Joint position (JHA/CFSP)

This type of legally binding act is no longer used since the Treaty of Lisbon came into force December 2009. BY means of the joint position the member states of the EU set out a policy guideline on a specific topic in either justice and home affairs or the common foreign and security policy areas.

The joint position (JHA/CFSP) was replaced by the decisionĀ i in the Lisbon Treaty.


Joint position (JHA/CFSP) in detail

Area of application

A joint position was legally binding. Member states were allowed to take national action or issue national policy as long as they do not digress from the policy guideline. A member state had to notify the Council when they plannend to issue policy on matters the EU had issued a joint position.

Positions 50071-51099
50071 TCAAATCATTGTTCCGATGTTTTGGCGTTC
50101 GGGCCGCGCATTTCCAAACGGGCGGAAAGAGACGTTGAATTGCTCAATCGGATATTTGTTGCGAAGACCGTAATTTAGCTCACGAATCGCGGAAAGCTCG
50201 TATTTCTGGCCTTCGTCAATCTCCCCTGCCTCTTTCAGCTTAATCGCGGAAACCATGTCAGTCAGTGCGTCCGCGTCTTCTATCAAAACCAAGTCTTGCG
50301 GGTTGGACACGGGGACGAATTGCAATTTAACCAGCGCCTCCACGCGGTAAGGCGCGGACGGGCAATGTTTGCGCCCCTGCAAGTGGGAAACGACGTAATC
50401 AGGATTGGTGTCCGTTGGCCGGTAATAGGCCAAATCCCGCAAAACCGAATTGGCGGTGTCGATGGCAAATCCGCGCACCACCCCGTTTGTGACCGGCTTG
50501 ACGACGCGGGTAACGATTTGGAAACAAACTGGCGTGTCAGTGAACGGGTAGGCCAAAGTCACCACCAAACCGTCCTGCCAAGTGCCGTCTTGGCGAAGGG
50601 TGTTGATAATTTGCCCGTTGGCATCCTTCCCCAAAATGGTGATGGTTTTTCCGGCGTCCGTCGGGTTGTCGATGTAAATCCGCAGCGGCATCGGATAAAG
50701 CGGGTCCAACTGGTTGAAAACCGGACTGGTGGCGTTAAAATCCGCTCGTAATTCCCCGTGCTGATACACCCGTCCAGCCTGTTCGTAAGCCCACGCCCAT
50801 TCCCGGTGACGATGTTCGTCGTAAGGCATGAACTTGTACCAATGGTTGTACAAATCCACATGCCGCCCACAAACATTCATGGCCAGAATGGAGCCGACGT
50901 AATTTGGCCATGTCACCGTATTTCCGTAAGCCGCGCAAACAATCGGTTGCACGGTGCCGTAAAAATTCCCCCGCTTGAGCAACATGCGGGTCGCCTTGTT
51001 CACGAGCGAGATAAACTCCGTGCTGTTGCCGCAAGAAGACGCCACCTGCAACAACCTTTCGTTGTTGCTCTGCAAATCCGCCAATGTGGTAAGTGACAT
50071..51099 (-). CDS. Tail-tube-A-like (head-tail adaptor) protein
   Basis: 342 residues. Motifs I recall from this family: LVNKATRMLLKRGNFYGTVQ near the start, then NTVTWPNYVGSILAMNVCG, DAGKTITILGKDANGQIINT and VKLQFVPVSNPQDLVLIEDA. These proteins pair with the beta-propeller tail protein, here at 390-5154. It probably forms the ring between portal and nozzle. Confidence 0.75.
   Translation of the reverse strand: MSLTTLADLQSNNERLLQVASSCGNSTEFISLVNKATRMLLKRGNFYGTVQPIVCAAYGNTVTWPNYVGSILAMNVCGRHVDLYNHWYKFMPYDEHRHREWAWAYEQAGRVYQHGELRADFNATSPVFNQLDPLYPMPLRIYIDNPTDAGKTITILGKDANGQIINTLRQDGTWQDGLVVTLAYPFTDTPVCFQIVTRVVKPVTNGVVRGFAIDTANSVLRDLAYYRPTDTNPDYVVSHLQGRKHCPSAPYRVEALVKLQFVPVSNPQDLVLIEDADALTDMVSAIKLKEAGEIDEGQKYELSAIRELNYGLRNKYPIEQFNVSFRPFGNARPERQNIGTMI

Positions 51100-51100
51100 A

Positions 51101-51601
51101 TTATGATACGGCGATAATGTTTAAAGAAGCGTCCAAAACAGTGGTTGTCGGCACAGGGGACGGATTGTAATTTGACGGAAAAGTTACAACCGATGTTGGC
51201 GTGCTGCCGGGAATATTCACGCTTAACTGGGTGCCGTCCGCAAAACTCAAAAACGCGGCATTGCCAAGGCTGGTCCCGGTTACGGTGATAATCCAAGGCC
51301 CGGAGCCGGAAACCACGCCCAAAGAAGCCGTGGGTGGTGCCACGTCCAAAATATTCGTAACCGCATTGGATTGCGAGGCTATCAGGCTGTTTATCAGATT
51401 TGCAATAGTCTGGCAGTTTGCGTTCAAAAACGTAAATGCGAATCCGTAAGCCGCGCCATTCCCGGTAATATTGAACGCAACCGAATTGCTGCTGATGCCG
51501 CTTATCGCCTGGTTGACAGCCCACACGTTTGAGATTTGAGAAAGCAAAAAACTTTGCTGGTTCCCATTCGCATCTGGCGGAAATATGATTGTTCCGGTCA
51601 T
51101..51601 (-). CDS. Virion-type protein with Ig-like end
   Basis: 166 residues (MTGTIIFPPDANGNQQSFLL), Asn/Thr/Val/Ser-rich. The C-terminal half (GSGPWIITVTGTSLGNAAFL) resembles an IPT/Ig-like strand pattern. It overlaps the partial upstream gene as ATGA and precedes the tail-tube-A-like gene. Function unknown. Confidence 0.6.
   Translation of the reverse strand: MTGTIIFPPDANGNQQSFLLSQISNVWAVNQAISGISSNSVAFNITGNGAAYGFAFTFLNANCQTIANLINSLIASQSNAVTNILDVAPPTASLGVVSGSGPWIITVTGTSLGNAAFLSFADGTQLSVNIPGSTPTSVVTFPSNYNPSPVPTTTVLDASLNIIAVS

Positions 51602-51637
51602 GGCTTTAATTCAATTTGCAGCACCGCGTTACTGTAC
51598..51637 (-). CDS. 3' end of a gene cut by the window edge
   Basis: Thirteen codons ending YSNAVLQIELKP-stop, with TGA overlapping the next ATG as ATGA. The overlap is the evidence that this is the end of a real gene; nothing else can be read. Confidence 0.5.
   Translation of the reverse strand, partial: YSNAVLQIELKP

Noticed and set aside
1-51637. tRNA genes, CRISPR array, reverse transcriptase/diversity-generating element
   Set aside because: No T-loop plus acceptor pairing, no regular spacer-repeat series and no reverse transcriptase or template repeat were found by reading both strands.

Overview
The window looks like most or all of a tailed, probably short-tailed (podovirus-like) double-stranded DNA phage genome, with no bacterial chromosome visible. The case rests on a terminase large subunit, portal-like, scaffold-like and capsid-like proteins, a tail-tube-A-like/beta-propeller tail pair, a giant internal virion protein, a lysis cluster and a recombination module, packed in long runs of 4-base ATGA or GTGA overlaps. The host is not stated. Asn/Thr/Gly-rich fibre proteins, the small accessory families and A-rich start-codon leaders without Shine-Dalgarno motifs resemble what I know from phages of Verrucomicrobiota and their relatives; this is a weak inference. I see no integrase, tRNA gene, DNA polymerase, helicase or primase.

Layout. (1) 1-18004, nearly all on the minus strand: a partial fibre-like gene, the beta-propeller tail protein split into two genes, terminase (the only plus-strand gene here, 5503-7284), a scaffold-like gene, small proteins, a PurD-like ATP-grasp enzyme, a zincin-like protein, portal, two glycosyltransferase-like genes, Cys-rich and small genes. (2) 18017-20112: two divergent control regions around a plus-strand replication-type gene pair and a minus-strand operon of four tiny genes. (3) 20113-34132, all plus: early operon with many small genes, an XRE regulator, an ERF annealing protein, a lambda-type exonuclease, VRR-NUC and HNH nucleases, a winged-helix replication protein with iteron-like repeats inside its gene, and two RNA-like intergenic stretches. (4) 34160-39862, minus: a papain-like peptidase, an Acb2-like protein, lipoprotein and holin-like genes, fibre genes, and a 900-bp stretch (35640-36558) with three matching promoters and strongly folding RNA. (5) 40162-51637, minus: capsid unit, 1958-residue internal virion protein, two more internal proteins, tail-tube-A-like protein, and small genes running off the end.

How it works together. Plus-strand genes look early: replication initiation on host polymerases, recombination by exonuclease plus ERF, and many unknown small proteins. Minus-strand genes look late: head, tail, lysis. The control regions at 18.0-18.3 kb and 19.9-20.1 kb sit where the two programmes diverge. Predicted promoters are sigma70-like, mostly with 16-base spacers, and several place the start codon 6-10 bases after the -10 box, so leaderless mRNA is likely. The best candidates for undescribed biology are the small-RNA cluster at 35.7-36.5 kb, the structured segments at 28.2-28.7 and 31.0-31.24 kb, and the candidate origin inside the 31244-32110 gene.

The joint position is only in use for the common foreign and security policy. Treaty changes prior to the Lisbon Treaty had replaced the joint position in justice and home affairs by a different legal instrument.

Adopting joint positions (JHA/CFSP)

When the Lisbon Treaty came into force joint positions were replaced by decisions. These are decided upon by the Council of Ministers.


Legal framework

Technically, the joint position is obsolete since December first 2009. In its current incarnation it is based on the Treaty on European Union (TEU) and the Treaty on the functioning of the European Union (TfEU).

  • description: TEU title V chapter 2 section 1 art. 25, 26
  • instrument (decision): part six TfEU title 1 chapter 2 section 1 art. 288


Further information